Homes sales slowing in Franklin, but skyrocketing in Rutherford County

Nashville 2019
Real Estate For Sale Housing_73600

Home sales were down last month in Franklin. 

The latest housing report from REMAX/Advantage shows houses selling slower in Franklin in December, compared to December 2017. 

Experts say the slowdown is due to rising interest rates, a surplus of new construction, and sellers trying to get the highest price possible for their property. 

But they say this isn’t something Franklin residents who might be thinking about selling their homes should be alarmed about…at least for now. 

Jeff Checko from REMAX/Advantage says, “We’ve got the supply and demand factor that puts like a cloak over our market so if we had a neutral population growth, then I think interest rates would really be more reflective of home values. But since there are so many people moving here you still create some factors that are favorable for sellers. Now that doesn’t mean that home prices won’t eventually follow suit with what we’ve seen, again you’re looking at monthly numbers from year over year so you may see home prices follow suit, but if we continue to grow the way we are, you may not. You may continue to see prices tick up in general because of all the people moving here.”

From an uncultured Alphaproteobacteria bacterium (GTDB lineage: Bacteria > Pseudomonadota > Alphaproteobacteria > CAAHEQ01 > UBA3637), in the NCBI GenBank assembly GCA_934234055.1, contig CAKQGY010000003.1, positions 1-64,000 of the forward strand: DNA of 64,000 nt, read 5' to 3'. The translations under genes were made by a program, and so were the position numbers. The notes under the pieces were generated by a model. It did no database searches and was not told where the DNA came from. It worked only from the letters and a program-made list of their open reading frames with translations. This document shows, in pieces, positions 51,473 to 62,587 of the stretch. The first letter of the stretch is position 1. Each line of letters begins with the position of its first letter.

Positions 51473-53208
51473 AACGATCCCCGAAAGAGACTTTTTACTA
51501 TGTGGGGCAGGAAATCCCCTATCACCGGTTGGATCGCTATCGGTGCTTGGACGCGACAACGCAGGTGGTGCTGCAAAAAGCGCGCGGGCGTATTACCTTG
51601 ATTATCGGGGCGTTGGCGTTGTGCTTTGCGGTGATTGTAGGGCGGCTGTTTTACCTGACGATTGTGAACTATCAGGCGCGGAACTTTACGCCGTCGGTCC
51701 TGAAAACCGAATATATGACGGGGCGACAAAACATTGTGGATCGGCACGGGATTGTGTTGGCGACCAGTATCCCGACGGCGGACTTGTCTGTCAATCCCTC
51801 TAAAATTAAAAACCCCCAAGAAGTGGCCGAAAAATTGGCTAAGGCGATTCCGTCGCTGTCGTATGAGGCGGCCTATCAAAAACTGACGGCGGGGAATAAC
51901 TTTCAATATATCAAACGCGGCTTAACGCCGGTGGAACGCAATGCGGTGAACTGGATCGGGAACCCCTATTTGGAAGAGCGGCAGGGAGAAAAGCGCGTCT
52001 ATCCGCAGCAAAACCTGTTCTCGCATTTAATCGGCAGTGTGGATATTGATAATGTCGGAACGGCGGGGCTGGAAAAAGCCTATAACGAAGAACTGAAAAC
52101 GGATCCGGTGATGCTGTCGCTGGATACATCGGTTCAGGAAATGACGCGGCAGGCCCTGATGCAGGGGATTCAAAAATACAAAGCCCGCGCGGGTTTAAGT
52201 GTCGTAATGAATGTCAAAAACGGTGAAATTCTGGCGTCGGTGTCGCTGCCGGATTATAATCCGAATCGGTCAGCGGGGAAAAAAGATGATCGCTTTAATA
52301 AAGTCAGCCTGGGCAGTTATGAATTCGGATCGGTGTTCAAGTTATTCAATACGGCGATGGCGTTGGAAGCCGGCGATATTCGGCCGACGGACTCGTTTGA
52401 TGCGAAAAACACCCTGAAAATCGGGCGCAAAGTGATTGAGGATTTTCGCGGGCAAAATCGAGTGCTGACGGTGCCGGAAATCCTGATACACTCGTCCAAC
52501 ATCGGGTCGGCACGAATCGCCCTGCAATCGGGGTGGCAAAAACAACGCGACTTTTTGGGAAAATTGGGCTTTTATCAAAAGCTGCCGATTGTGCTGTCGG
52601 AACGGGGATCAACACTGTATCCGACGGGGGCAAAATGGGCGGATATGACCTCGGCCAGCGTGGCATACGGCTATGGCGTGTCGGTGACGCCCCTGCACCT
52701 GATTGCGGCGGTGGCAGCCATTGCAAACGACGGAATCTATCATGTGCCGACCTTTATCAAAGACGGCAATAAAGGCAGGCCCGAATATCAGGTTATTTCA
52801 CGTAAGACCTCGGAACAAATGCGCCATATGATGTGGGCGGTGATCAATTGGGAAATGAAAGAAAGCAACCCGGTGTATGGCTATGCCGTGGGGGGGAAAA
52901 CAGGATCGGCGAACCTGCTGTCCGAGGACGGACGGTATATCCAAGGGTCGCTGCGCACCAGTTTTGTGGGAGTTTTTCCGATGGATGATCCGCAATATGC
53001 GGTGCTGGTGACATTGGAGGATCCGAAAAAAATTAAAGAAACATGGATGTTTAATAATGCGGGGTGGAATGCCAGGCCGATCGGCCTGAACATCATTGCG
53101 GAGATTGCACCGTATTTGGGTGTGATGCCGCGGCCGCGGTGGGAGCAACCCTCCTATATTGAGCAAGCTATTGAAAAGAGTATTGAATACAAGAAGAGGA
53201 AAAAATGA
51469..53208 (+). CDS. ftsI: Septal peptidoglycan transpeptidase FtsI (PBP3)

As people continue moving to Middle Tennessee, they seem to be flocking to one county in particular:  Rutherford County

People are looking for a home that’s reasonably priced, in an area with a lot of amenities and great schools.

Experts say even with rising interest rates, home sales in Rutherford County are skyrocketing.

“You look at places like Murfreesboro where they were actually up which is interesting and I think that shows that with a lower average purchase price, it shows that interest rate is having a little effect on buyer price point suppression,” says Checko.  “So you know somebody who may have been able to afford a Franklin or Brentwood or even a Springhill with rates lower, people buy payments not purchase prices, so when those payments for say $2000 a month become $100 or $150 less than they would have been this time last year, we’re going to shop for less expensive houses. So I think that is really a telling statistic when you compare Rutherford County versus Williamson County.”

Checko says this trend of buyers choosing to live in Rutherford County will continue.

“If rates continue to rise you’re absolutely going to see more activity in places where prices are more conducive to affordability.”

Checko says even though houses aren’t selling as fast in the Franklin area, sellers shouldn’t be alarmed– they should just make sure their homes are priced realistically.

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